The increased use of irrigation in sub-Saharan Africa has benefited the Anopheles Arabiensis mosquito — an important malaria vector — particularly in rice paddies. A research team led from the Swedish University of Agricultural Sciences now shows that rice odours attract females, and elicit egg laying. The team has also produced a synthetic odour blend that triggers the same behavior. Their findings may be an important step in the development of novel and cost-effective control measures.
In sub-Saharan Africa, systematic efforts are undertaken to increase the areas under irrigated cultivation. Irrigated crops provide mosquito larvae with shelter from various threats, as well as nutrients in the form of pollen, detritus and microorganisms. The conditions in rice paddies are particularly well suited, and can offer permanent mosquito larval habitats. As a consequence, in many areas where irrigated rice is now common, emergence of well-known malaria vector Anopheles Arabiensis habitats are found and an increased risk of malaria is evident. A key-factor for the build-up of viable mosquito populations, and for the spread of malaria, is that the female mosquitoes are able to find suitable aquatic habitats where they can lay their eggs.
Rickard Ignell, leader of the study and professor of chemical ecology at Swedish University of Agricultural Sciences (SLU) explained, “We know that smells are extremely important for the behaviour of mosquitoes in most phases of their life cycle, but it is only now that we begin to understand what attracts the egg-laying females to rice fields and other egg-laying sites and this synthetic lure may well become a tool in future control strategies against malaria, and it is the first one that targets egg-laying females.” says Rickard Ignell, “It can be used as an important complement to other control methods that target females searching for blood meals.”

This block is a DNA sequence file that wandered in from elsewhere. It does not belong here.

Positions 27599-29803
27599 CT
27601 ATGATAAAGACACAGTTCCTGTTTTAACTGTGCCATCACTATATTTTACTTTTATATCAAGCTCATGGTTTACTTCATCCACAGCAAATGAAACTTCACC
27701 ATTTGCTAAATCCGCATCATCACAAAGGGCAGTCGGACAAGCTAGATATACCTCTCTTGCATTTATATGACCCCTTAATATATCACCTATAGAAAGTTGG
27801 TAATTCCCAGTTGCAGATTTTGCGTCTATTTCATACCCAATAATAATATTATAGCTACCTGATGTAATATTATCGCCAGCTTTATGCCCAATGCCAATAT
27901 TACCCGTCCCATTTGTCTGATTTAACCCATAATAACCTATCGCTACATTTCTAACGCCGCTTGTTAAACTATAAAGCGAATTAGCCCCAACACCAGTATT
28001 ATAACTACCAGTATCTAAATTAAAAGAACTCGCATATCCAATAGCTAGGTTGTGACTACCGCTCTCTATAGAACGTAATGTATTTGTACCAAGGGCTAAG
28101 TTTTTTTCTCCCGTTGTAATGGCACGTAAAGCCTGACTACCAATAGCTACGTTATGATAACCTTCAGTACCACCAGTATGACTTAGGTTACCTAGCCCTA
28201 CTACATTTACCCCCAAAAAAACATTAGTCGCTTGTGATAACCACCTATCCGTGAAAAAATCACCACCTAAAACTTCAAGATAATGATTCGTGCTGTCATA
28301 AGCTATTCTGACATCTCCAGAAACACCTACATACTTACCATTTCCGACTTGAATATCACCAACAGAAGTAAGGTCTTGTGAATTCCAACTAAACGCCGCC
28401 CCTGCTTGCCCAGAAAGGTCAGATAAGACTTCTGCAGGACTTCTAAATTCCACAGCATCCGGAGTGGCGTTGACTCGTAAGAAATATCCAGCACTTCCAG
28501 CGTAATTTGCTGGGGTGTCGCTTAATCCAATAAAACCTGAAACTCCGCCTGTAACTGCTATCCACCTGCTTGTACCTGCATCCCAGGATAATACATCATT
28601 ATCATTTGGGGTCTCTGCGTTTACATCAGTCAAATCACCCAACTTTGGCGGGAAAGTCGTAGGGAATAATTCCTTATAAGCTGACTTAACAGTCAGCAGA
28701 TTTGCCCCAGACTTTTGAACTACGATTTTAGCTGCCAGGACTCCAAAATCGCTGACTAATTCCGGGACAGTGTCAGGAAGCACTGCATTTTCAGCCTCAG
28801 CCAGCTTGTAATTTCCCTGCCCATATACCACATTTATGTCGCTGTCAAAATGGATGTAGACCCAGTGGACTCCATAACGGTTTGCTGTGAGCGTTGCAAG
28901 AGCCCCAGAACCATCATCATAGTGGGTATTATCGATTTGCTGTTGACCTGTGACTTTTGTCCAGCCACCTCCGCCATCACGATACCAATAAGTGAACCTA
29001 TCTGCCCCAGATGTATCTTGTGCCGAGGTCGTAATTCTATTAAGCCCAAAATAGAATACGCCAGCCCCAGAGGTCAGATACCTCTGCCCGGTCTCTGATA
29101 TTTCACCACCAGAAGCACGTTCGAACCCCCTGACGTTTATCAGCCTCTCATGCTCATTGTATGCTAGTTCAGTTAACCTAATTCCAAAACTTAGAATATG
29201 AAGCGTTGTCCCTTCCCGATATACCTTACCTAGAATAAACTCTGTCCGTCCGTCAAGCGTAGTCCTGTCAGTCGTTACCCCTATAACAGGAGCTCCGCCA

Together with colleagues from SLU and scientists in Ethiopia, Kenya and England he has now shown that gravid females of Anopheles Arabiensis are attracted and lay eggs in response to the odour present in the air surrounding rice. The research team has also identified a synthetic rice odour, consisting of a mixture of eight compounds in specific proportions, which triggers the same behaviour, both under laboratory and semi-field conditions.